July 25, 2016
Eagles training camp opened this morning in the blistering heat of South Philadelphia, and it will only get stickier in the months ahead for new coach Doug Pederson.
The irony of the situation is that Pederson thinks he knows what to expect here, having served as the target of fan wrath during an ugly nine-game stint as starting quarterback back in 1999. He doesn’t. He has no clue what happens to a coach in this city when he blows a game with dumb play-calls or insane clock management.
In fact, Pederson got a preview of coming attractions during his inaugural news conference in January, when the Philadelphia media hammered him for mismanaging the final minutes of the New England-Kansas City playoff game last season. At the time, Pederson was merely an offensive coordinator, and we didn’t even have a dog in that fight.
Welcome back, Doug. Don’t forget your earplugs.
The big story since Pederson returned last winter has been the three-headed monster at quarterback – surprise returnee Sam Bradford, security blanket Chase Daniel and future franchise superstar (the Eagles hope) Carson Wentz. That drama alone should make 2016 a fascinating season.
But a far more immediate concern will be Pederson himself, and the many questions surrounding his rookie season as an NFL head coach. Pederson has served in a variety of roles since retiring as a player, but he has not been the head guy, the final word, since a stint with a private Christian high school team from 2005-08.
Fans have been worried about Wentz making the jump from Division 1AA at North Dakota State all the way to the NFL this year. Hey, guess what? The coach is trying to go from high school to the NFL.
Can Pederson do it? Can someone who was so unimpressive as a player find glory as a head coach? Or will a man groomed in the imposing shadow of Andy Reid emerge with all of the flaws that have made the former Eagles coach such an enigma?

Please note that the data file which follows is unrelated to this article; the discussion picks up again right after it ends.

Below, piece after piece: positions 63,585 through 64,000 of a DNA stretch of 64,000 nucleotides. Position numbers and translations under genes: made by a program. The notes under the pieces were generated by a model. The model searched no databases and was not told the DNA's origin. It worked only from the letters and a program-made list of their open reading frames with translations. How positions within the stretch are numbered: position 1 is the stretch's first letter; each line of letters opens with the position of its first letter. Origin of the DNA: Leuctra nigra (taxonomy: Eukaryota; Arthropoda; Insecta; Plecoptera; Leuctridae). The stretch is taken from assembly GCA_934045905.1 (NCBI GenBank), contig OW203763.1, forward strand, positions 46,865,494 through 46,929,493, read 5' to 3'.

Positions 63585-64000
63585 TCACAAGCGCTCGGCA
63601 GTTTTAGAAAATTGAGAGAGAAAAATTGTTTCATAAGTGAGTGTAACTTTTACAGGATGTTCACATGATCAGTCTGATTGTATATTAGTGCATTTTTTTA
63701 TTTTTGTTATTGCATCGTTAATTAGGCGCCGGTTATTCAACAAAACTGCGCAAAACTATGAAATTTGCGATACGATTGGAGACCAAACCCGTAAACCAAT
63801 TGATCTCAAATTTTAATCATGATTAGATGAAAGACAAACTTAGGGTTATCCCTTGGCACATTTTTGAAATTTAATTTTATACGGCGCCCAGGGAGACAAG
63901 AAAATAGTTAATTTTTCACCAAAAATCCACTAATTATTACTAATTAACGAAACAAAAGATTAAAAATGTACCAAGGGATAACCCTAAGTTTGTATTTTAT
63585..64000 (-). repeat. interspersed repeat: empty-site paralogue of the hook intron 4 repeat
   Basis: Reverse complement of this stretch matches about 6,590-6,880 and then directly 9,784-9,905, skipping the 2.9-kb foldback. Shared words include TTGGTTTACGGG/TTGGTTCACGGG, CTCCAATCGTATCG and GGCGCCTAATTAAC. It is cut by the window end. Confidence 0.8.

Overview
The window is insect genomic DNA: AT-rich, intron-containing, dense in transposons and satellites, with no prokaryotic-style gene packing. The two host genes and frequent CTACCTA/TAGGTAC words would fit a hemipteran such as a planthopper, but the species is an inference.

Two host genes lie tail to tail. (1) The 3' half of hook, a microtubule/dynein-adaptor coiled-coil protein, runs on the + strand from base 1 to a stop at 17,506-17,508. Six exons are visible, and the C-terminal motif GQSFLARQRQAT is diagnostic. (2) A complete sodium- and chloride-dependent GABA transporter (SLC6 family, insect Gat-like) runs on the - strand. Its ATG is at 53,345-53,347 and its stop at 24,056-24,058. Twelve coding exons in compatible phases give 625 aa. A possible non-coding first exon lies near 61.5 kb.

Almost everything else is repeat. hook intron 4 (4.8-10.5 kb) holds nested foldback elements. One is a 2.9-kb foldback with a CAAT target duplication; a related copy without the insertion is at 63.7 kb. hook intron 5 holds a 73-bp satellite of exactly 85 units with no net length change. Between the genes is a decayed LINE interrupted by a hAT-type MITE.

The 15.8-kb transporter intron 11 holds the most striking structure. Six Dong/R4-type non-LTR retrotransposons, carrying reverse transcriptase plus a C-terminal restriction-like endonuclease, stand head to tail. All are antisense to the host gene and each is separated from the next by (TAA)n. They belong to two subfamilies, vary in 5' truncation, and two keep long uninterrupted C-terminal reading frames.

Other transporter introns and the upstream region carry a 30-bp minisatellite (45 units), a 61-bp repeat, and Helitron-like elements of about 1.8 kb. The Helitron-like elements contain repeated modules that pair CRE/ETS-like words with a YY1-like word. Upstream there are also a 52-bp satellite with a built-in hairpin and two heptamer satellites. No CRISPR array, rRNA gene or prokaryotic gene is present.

There’s a very good chance Pederson will be adept at handling the quarterbacks; no one is questioning his acumen there. The new coach is also a far better communicator with players than his predecessor, Chip Kelly. (Who isn’t?) And Pederson is definitely more open-minded, more accessible.
But that’s about all we can say as training camp opens. We have no idea – nor does he, really – whether he can oversee a staff of coaches, call the right plays under duress, manage the clock better than his mentor, and, above all, accept the profound responsibility of Eagles head coach in the most demanding sports city in America.
Earlier this month, Pederson reflected on his ugly 2-7 tenure as a starting quarterback here with understandable discomfort. He said he stopped listening to sports radio (good idea), stopped reading newspapers, tuned out all the noise. He even claimed fans threw batteries at him during the peak of their outrage.
Well, here’s what Pederson can expect 17 years later:
• The first time Bradford throws an interception, fans will clamor for Wentz.